SAVVY (C31G) gel for prevention of HIV infection in women: a Phase 3, double-blind, randomized, placebo-controlled trial in Ghana.
The objective of this trial was to determine the effectiveness of 1.0% C31G (SAVVY) in preventing male-to-female vaginal transmission of HIV infection among women at high risk.This was a Phase 3, double-blind, randomized, placebo-controlled trial. Participants made up to 12 monthly visits for HIV testing, adverse event reporting, and study product supply. The study was conducted between March 2004 and February 2006 in Accra and Kumasi, Ghana. We enrolled 2142 HIV-negative women at high risk of HIV infection, and randomized them to SAVVY or placebo gel. Main outcome measures were the incidence of HIV-1 and HIV-2 infection as determined by detection of HIV antibodies from oral mucosal transudate specimens and adverse events. We accrued 790 person-years of follow-up in the SAVVY group and 772 person-years in the placebo group. No clinically significant differences in the overall frequency of adverse events, abnormal pelvic examination findings, or abnormal laboratory results were seen between treatment groups. However, more participants in the SAVVY group reported reproductive tract adverse events than in the placebo group (13.0% versus 9.4%). Seventeen HIV seroconversions occurred; eight in participants randomized to SAVVY and nine in participants receiving placebo. The Kaplan-Meier estimates of the cumulative probability of HIV infection through 12 months were 0.010 in the SAVVY group and 0.011 in the placebo group (p = 0.731), with a hazard ratio (SAVVY versus placebo) of 0.88 (95% confidence interval 0.33, 2.27). Because of a lower-than-expected HIV incidence, we were unable to achieve the required number of HIV infections (66) to obtain the desired study power.SAVVY was not associated with increased adverse events overall, but was associated with higher reporting of reproductive adverse events. Our data are insufficient to conclude whether SAVVY is effective at preventing HIV infection relative to placebo.ClinicalTrials.gov NCT00129532.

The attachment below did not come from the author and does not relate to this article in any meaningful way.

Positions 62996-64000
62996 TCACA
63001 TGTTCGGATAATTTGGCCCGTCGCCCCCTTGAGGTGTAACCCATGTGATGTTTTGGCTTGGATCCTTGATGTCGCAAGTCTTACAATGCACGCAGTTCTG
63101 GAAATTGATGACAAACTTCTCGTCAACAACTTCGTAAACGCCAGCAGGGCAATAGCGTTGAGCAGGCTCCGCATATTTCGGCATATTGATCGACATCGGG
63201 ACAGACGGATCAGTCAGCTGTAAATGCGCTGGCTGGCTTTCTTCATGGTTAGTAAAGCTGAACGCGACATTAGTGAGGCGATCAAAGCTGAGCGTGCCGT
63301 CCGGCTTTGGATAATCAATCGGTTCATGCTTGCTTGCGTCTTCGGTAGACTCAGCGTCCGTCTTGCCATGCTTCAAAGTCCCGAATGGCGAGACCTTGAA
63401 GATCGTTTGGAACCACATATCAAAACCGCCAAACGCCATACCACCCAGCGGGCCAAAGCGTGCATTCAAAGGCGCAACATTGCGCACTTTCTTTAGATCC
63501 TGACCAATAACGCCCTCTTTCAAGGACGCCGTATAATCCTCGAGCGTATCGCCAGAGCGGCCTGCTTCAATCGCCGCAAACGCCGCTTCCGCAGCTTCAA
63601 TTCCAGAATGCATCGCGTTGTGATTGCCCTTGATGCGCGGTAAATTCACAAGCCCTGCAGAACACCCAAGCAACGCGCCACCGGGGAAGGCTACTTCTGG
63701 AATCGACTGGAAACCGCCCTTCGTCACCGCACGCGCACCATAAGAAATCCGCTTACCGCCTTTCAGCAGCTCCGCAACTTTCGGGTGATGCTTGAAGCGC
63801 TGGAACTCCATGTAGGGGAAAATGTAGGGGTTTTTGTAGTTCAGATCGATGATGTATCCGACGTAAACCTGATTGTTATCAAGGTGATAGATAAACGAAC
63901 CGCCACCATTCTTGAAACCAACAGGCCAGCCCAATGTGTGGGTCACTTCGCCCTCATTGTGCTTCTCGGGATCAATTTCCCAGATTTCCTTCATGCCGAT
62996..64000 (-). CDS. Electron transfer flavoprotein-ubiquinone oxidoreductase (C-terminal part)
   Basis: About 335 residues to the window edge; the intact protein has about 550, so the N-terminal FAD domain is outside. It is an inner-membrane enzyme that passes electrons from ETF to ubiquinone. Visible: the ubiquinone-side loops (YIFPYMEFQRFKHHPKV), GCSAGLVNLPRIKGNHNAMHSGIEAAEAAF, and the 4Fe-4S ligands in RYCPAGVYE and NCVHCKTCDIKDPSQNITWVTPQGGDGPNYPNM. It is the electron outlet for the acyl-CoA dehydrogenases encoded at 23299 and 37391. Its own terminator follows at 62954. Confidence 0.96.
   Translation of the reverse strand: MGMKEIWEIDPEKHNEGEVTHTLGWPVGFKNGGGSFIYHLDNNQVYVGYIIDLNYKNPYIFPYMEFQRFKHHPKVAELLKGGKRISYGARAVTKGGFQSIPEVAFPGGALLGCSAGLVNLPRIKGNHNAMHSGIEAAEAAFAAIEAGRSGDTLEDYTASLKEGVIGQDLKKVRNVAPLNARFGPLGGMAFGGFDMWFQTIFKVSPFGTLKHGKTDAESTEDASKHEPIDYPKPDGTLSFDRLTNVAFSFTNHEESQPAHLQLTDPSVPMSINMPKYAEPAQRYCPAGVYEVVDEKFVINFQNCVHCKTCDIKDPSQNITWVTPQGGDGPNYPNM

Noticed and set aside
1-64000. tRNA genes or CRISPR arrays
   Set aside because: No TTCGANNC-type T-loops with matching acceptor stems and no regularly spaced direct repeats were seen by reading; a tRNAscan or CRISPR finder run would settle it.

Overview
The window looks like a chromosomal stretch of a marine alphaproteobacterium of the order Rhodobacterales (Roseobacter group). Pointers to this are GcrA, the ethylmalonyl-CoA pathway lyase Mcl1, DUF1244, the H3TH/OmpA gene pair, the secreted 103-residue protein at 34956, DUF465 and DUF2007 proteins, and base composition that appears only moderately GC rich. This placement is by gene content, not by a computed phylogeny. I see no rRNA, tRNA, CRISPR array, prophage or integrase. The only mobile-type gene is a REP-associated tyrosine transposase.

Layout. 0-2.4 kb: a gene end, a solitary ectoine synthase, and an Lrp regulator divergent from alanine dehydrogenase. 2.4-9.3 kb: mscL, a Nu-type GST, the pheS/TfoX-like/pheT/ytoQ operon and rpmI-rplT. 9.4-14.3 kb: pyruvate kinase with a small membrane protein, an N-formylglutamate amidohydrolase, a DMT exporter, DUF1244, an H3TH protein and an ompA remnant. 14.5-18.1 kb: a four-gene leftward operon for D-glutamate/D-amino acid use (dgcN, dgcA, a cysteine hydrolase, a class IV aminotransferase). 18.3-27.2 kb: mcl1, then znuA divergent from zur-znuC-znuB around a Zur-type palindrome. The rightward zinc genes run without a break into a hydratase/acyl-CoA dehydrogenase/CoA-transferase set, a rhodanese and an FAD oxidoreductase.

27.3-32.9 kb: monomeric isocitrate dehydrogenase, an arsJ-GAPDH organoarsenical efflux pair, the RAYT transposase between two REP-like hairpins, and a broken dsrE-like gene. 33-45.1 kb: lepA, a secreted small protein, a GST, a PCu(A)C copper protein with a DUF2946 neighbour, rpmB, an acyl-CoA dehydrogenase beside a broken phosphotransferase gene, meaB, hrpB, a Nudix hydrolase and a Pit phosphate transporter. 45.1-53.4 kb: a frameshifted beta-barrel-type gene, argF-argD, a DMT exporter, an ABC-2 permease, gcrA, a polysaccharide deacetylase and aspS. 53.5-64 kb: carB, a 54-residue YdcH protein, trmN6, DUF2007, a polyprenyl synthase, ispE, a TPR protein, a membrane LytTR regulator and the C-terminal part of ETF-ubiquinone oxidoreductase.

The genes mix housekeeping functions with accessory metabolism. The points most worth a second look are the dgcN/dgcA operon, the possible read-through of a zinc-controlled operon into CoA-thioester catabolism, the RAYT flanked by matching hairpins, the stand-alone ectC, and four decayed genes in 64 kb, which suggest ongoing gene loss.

Peterson, L; Nanda, K; Opoku, BK; Ampofo, WK; Owusu-Amoako, M; Boakye, AY; Rountree, W; Troxler, A; Dominik, R; Roddy, R; Dorflinger, L
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